David Rhoden: web development
I'm primarily a front-end developer with expertise in visually implementing web designs, but I also have back-end experience on all kinds of websites. My main back-end language is PHP, but I have also worked in Ruby on Rails (and a tiny bit in Django/Python) and have a lot of experience working on sites built with the .net framework.
I was the sole developer on this site for a small New York-based animation company.
Nearly everything on the page is animated in some way. Really, it's too much. The site uses AJAX to load the case studies. I had to build custom scrollers for the case studies that were longer than the space allotted. Also, the video reel was done as HTML5 video with custom controls and a Flash fallback.
It's all built on top of Wordpress, believe it or not.
DBSTL timesheet shamer
I was the sole developer on this site for an Austin-based advertising agency.
We were looking for a way to urge employees to get timesheets in more promptly without taking a Big-Brotherish approach. We decided on gentle public shaming.
If nobody is late, the shames are replaced by random pet pictures. Also, there's a little easter egg: if you click on the clock image at the top of the page, you get to see a graphic representation of each employee's timesheet status, which is actually kind of useful.
Website for a member of the He-Man Vodka Haters Club.
His other books are good too. Go to the site to find out more.
I did all the design and development on this site.
AT&T: The Innovators
I've included this because it's recent, and illustrative of the sort of problems I was called upon to solve at the ad agency.
The design was handed to me on my first day on the job. It was already overdue. The task was to make it into a website, with the text about the "innovators" displaying on hover. When I asked how the hover should be implemented on mobile devices, I discovered there was no plan for mobile. The designer and art director assumed the site would be done in Flash.
In the end I implemented the site in HTML without the use of Flash, and managed to get it pretty presentable on mobile devices (which is, after all, the end product we were selling.)
Hurray For The Riff Raff
I did all the design and coding for this responsive website for a major-label recording artist.
It's a custom theme built on top of a Wordpress back end.Go to the Hurray For The Riff Raff site (archived)
I did the front-end development for this funny-named New York City-based startup providing couponing services for independent grocers and producers. It was really well done but it didn't find funding and it has now disappeared from the internet entirely. It was an excellent idea, and I think the founder gave up too soon.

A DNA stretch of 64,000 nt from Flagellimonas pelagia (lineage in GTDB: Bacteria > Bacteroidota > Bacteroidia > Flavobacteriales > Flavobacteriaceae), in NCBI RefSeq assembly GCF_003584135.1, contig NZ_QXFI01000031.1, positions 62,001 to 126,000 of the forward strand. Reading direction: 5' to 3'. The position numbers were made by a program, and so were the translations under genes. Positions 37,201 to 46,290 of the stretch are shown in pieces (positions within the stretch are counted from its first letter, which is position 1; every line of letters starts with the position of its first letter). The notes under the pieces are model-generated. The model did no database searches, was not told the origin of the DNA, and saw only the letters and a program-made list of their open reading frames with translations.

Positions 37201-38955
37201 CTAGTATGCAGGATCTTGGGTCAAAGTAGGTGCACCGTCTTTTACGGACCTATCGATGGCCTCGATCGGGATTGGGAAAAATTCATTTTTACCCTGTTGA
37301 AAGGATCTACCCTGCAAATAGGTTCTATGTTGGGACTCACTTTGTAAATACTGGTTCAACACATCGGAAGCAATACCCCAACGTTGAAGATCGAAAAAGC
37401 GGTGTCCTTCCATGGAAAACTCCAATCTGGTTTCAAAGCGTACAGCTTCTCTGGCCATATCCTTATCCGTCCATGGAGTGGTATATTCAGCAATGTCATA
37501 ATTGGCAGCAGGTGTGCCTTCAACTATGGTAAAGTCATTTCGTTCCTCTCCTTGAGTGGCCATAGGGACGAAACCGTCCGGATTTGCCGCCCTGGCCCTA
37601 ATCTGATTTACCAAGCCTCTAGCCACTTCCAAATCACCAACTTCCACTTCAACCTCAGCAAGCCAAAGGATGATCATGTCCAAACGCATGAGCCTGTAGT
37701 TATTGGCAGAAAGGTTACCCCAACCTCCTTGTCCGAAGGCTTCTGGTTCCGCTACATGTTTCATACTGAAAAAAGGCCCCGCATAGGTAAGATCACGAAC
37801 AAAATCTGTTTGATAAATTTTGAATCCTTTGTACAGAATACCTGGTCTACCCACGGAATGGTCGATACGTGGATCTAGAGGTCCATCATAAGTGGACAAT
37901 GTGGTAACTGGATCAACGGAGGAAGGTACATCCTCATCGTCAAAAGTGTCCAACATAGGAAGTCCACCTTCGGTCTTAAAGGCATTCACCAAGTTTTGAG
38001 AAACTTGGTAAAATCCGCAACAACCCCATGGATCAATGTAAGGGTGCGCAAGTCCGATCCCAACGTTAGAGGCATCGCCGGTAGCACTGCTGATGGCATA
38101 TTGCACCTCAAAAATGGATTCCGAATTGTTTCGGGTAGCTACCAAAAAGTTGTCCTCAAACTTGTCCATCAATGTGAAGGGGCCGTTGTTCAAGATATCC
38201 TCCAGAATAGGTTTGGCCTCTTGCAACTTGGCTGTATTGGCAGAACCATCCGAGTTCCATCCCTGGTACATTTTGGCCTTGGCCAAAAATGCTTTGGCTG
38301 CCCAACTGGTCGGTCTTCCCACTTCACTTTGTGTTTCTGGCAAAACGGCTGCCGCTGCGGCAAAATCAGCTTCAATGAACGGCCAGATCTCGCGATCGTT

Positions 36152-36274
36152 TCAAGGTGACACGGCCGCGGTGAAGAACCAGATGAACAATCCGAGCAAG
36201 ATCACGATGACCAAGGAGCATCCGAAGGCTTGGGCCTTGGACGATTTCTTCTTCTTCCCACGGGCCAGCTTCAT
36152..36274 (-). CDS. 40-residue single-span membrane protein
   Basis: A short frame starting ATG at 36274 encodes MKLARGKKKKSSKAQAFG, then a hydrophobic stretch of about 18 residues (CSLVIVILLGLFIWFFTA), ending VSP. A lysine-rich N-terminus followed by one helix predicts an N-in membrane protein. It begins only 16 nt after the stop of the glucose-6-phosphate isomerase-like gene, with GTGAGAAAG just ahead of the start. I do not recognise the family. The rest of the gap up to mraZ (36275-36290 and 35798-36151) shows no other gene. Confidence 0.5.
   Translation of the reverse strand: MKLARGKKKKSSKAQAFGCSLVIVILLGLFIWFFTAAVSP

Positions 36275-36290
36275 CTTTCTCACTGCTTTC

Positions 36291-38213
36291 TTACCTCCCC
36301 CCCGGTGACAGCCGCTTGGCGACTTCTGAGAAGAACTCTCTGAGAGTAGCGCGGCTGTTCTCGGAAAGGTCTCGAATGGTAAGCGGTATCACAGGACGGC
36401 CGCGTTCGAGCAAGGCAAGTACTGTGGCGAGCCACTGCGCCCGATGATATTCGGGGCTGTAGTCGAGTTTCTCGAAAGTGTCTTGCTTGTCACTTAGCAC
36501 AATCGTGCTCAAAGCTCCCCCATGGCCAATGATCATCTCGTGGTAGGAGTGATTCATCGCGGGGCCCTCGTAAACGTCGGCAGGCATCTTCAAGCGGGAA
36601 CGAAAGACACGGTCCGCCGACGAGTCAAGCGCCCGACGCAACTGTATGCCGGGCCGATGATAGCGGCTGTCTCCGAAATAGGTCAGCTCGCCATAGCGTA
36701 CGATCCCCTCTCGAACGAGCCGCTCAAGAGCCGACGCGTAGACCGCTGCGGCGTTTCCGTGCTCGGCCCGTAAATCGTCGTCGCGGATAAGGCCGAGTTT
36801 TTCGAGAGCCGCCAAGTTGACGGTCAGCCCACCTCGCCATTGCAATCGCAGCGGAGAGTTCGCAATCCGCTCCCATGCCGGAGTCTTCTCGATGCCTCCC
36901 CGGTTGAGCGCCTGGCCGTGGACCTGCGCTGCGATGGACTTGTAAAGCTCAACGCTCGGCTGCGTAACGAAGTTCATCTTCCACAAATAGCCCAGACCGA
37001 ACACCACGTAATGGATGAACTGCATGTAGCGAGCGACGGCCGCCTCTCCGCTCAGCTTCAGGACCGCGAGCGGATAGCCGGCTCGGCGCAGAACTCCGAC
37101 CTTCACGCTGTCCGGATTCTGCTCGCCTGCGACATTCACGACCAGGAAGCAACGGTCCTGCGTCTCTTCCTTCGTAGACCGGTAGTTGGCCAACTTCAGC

The back end was done in the PHP framework CodeIgniter.
American Express Travel
As a front-end developer with iSeatz, I worked closely with the New York City design firm whose design we were implementing on the American Express travel site. I also worked to make our front-end code consistent across hotel, car and air purchases.
I also worked for about a year at an all-digital New York City advertising agency called MRM Worldwide (now MRM//McCann). I worked on sites for Crown Royal, Smirnoff, and the U.S. Army.
I did lots of CSS and jQuery on this unique interface.
Red Bull Manny Mania
A "manny" is some kind of skatingboard trick you can do without a ramp or something. This was a site that let you vote on who did the best ones. I did the coding and connected up the database to count the votes. There was some IP tracking to sorta stop people from stuffing the box. There was a lot of video on this site too.
One thing I remember about this job is I was working out of a really nice office in Soho, and I would bike over the Williamsburg Bridge to get there. Also, Red Bull sent us a Red Bull fridge for our office that was unfortunately full of Red Bull. None of the three devs who worked there enjoyed it, contradicting a stereotype. Every once in a while, we would throw some cans in the trash.
I spent about a year working for The Frisky, which was a Turner Broadcasting property at the time.
The site was aimed at 18-39 year old women. Every once in a while they would do a story that required a photograph of a generic male, for which I was sometimes pressed into action, so, technically, I am a male model. I remember I was the cover boy for an article called "Fixer-Upper Men: Are They Worth It?"
I liked this job a lot. The technology was Expression Engine, which I still think is the best blog CMS. They kept trying to convert it to Drupal and it just didn't work. It worked so well in EE and it was easy to make seasonal content or other kinds of custom stuff.
I was one of two front-end developers on this early entry in the fast food pre-order game, working for a company called GoMobo (now named Olo), competing mostly with Seamless Web. I applied "skins" to our white-label ordering site, and set up Photoshop files to create new skins quickly for prospective clients.
The back end was .NET.
Amber Sexton Photography
A custom weblog based on Expression Engine and a custom CMS for photos for this Brooklyn-based photographer. The site employs David DeSandro's popular Masonry plug-in for the home page's responsive photo display.
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